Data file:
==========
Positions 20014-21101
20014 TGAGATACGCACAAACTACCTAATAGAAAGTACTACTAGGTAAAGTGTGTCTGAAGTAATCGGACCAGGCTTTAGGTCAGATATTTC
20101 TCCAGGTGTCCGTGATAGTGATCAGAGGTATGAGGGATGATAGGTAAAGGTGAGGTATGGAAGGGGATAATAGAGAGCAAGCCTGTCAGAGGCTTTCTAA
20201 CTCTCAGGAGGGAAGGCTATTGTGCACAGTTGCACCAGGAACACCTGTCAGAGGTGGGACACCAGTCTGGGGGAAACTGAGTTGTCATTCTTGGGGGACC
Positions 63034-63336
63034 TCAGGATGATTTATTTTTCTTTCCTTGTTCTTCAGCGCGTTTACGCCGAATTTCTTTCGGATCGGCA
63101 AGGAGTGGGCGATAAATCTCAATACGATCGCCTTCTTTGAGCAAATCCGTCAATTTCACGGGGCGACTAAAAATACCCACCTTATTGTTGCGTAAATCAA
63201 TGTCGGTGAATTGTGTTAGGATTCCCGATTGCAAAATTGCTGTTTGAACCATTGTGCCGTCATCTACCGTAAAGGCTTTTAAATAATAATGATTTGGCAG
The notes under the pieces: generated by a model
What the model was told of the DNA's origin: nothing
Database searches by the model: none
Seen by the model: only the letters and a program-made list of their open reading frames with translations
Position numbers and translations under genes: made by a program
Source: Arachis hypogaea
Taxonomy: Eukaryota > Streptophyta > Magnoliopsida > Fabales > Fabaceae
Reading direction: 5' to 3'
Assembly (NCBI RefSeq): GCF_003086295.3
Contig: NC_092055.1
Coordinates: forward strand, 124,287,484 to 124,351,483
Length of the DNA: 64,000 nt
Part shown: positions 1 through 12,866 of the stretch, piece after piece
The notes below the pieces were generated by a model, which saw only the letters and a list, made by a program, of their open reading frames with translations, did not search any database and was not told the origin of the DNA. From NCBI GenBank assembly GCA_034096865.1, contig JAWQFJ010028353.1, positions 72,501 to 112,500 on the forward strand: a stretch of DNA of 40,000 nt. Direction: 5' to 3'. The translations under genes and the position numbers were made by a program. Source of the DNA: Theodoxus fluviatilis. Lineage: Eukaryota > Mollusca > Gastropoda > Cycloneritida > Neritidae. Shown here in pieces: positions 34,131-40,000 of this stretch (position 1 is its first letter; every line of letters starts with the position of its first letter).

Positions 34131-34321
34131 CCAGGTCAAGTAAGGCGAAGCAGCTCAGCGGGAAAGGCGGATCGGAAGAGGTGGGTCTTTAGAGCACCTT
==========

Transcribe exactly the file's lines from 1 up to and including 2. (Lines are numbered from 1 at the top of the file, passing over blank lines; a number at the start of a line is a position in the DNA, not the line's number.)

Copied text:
Positions 20014-21101
20014 TGAGATACGCACAAACTACCTAATAGAAAGTACTACTAGGTAAAGTGTGTCTGAAGTAATCGGACCAGGCTTTAGGTCAGATATTTC